The ongoing confrontation between the Central Government and the Supreme Court Collegium is not taking the name of stopping. Meanwhile, Union Law Minister Kiren Rijiju has said that democracy in India should not only survive but also move forward strongly, for that it is necessary to have a strong and independent judiciary. Democracy will not be successful if we weaken the independence of the judiciary or reduce its authority, honor and dignity.
The Union Law Minister was addressing a function organized on the occasion of Republic Day at Tis Hazari Court Complex. He said that the public does not choose the judges, therefore cannot change them, but the public is also watching and assessing the judges, their decisions, their working methods and their method of delivering justice, and that But she is also forming her thoughts. Nothing can be hidden in this age of social media.
Rijiju said that judges do not have to face election or criticism like us. If the public elects us again, we will come to power, otherwise we will sit in the opposition and question the government. On the other hand, if a person becomes a judge, he does not have to face election, there is no public scrutiny and he is not asked any questions.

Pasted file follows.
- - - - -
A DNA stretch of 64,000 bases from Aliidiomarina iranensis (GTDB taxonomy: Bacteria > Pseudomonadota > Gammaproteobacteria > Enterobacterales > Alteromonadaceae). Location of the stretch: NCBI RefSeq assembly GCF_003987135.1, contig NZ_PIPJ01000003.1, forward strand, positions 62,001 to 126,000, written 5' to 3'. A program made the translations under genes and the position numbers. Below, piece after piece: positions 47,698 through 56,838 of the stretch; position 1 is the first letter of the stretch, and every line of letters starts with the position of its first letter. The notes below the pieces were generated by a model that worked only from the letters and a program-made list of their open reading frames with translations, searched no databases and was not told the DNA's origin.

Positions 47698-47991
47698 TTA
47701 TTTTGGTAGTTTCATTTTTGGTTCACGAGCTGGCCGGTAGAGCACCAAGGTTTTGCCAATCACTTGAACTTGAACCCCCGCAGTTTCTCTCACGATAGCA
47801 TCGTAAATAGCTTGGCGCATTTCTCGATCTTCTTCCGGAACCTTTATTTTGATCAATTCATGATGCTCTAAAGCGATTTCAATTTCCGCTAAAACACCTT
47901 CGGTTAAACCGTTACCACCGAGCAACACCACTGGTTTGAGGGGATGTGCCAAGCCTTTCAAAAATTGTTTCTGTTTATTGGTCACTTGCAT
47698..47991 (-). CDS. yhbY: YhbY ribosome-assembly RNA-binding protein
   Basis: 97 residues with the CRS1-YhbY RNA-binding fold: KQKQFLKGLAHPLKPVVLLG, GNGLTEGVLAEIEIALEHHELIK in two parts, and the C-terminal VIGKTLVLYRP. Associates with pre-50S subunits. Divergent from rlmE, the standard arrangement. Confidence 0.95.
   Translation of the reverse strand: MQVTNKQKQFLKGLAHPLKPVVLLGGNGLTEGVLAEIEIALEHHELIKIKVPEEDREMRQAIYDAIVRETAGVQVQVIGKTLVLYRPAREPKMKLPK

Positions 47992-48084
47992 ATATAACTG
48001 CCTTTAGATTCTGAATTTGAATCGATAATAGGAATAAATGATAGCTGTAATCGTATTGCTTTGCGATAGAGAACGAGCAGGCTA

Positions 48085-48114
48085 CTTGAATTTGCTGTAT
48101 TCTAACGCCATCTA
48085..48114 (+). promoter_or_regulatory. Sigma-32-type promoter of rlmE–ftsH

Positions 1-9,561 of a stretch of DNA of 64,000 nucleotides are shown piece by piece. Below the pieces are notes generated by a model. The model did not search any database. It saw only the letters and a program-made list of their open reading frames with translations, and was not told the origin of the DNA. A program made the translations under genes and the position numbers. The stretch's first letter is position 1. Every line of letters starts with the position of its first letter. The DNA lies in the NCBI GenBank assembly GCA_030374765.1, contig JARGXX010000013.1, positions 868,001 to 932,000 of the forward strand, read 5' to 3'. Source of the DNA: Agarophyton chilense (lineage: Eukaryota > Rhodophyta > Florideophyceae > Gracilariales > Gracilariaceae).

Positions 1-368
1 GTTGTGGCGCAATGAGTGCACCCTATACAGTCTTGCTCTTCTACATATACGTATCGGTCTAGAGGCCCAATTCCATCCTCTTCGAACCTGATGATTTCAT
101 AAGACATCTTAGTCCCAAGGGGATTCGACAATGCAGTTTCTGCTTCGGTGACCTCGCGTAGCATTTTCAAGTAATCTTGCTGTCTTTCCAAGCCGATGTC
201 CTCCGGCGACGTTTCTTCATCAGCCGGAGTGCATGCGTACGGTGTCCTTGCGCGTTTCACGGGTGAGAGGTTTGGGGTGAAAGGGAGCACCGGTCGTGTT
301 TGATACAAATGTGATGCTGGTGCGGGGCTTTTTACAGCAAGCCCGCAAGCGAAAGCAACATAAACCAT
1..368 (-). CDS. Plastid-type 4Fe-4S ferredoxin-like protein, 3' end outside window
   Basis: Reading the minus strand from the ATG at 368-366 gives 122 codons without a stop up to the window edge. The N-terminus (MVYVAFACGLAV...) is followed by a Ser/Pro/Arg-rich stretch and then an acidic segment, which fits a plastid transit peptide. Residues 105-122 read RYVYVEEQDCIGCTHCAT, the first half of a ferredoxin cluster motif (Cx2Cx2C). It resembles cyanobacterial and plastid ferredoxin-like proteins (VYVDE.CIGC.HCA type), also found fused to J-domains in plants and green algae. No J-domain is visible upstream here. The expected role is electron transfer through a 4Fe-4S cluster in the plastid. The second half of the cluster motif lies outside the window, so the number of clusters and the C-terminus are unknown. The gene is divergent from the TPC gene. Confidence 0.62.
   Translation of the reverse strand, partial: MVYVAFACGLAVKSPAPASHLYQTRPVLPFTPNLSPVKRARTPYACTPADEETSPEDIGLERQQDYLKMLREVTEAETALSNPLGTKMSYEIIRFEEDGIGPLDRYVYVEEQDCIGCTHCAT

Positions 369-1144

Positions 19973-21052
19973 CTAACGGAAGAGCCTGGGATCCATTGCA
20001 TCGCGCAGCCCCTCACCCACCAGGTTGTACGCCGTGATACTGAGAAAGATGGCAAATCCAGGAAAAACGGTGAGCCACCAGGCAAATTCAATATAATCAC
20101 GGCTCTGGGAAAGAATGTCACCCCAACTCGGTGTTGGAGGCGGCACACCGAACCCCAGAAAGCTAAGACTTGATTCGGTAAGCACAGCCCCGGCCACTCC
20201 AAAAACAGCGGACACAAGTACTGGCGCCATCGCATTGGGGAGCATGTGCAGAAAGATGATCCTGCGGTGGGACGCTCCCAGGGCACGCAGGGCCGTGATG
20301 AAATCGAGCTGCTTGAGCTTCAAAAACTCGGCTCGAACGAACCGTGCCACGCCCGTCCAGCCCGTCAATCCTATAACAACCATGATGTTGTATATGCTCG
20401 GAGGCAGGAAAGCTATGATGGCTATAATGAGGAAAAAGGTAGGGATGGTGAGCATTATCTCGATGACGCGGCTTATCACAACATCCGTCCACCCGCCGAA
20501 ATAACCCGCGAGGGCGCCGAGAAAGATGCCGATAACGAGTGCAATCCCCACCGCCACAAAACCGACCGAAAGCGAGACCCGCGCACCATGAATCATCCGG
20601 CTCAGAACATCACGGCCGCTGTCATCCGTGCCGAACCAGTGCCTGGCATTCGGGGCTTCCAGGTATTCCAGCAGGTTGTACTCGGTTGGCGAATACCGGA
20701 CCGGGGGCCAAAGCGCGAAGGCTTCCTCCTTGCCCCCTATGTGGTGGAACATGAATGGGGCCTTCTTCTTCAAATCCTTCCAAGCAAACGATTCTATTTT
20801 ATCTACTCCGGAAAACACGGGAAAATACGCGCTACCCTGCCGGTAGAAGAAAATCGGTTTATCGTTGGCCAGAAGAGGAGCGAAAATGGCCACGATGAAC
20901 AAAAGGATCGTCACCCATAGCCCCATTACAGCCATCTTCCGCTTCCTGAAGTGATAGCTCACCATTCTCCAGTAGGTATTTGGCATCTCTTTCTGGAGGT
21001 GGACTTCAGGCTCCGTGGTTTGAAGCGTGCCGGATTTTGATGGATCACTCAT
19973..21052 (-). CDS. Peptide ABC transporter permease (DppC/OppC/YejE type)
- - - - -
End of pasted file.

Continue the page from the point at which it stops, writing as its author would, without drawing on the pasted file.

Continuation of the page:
During a program, he said that I wrote a letter to the CJI, about which no one knew. Don’t know who came to know from where and made news that the Law Minister wrote a letter to the CJI that there should be a representative of the government in the collegium. There is no head and foot in this matter. Where do I put another person in that system?
— ANI (@ANI) January 23, 2023
Amid the raging debate over changes in the collegium, he said it was wrong to think that the established system cannot be changed or questioned. Don’t know how many changes have happened since 1947. The system changes according to the circumstances and therefore there have been more than 100 amendments in the constitution as well. When challenges come, they also bring changes. Even when the Supreme Court gives a decision, the larger bench interprets it in detail and gives it a new shape.